“Shorebirds are sensitive to changes in their environment, and in West Africa they depend on coastal areas of good quality where they can feed and rest in safety. If the conditions in these areas deteriorate, these birds will respond by changing their space use patterns and behaviour. Shorebirds have already been showing very steep declines in West African wetlands, and in particular migratory shorebirds are in trouble in this region. This research relevance hangs on the urgent need to understand why shorebirds are declining in West African wetlands.

“Using sophisticated technology, we can track the movement of small shorebirds with a high temporal and spatial resolution and apply advanced analytical methods to interpret shorebird movements in relation to their habitat choice and behavioural patterns. With this, we expect to learn about what are the most important habitat layers and areas where conservation efforts should be focused, informing management plans of the two African UNESCO Biosphere Reserves where our proposed research is focused on.”

Henriques says that in his previous study of migratory shorebirds in the Bijagós Archipelago in Guinea Bissau “one of the most relevant things we found was that fiddler crab colonies (Afruca tangerii), are one of the most important factors influencing shorebird distributions in the intertidal flats, with some shorebird species avoiding these areas because fiddler crabs cause a reduction in the abundance of other food resources like worms and mollusks), while others come to feed on these crabs.”

Henriques says “Africa is currently facing multiple conservation and environmental challenges, which are cumulative and are impacting biodiversity heavily. It is very difficult to isolate one challenge given the number of relevant threats, like intensive fisheries, habitat degradation, mining and plastic pollution, among others. But if I had to mention just one thing besides climate change, I would highlight industrialisation and human development activities surrounding the energy industry, and mining, which is causing extensive marine and coastal habitat destruction, land subsidence, disturbance to biodiversity and disrupting the local culture and the societal structure of local communities.”

All is not doom and gloom, however. Henriques says that “science has multiple facets and multiple layers to it, and many amazing developments are being achieved by researchers for all of these layers. In ecology, and in movement ecology in particular, the development of advanced GPS trackers of very small size and weight, solar panels, accelerometers that allow to measure behaviours, and high temporal and spatial resolution of data collection have allowed researchers in avian ecology to follow the movement of birds with unprecedented detail.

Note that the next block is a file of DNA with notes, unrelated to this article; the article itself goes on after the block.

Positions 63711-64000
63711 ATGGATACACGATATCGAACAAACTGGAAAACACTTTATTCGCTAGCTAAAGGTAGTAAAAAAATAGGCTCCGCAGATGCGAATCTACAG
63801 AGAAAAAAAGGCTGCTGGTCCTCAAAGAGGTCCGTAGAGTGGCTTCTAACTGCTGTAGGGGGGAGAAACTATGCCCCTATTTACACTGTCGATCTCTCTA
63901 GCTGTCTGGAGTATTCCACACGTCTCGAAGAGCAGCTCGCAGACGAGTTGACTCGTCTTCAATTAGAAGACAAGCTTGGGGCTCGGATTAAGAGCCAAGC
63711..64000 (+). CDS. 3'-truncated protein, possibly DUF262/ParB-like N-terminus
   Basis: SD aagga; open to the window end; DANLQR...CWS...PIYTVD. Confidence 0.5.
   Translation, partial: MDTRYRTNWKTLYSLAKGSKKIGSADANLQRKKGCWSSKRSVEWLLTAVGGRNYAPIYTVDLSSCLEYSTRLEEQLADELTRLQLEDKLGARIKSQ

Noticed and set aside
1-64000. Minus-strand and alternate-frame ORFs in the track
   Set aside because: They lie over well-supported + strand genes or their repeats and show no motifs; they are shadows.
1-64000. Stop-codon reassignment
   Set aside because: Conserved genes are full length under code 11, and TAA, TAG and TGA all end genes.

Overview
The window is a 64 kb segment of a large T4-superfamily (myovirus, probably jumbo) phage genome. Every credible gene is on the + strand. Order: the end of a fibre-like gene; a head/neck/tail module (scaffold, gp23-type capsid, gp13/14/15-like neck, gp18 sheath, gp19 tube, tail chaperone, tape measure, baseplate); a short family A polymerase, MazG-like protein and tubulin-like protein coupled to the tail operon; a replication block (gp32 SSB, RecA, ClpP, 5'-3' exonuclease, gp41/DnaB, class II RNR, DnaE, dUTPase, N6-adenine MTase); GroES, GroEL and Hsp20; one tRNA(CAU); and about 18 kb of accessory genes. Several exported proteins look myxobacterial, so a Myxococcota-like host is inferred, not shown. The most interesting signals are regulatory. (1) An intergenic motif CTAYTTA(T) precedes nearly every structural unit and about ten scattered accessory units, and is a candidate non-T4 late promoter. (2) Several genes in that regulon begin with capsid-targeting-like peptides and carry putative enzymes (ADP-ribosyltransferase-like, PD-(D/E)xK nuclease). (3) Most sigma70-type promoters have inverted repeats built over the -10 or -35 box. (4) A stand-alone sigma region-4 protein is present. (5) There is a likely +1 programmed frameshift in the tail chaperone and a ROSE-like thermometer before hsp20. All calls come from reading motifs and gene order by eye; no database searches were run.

“This has opened a whole new set of possibilities that, with powerful analytical methods, enabled to sharply define boundaries of bird populations, identify important areas for conservation, and understand how birds are using different areas. Tracking also opened the possibility for us to gain insight on how migratory birds connect different habitats, ecosystems and countries along their migratory flyways, and learn how different areas in the world are dependent of each other.”

Asked what he will do if he gets the JWO award, he says “I will get to work and use the amazing opportunity to try to make a contribution and a difference for the preservation of African natural patrimony.”

And to keep him going, he’ll have a stock of gummy bears. “I am absolutely crazy about gummy bears! I always take several bags of them when I go to the field, and eat them while I watch, count or study birds.”

Dr Mohamed Henriques is currently a post-doctoral researcher, BirdEyes Centre for Global Ecological Change.

He has a Ph.D in Ecology, which was conferred for his thesis entitled “Shorebirds of the Bijagós: Interpreting ecological processes and habitat features affecting migratory shorebirds in a mangrove-influenced tidal landscape’”

Dr Mohamed Henriques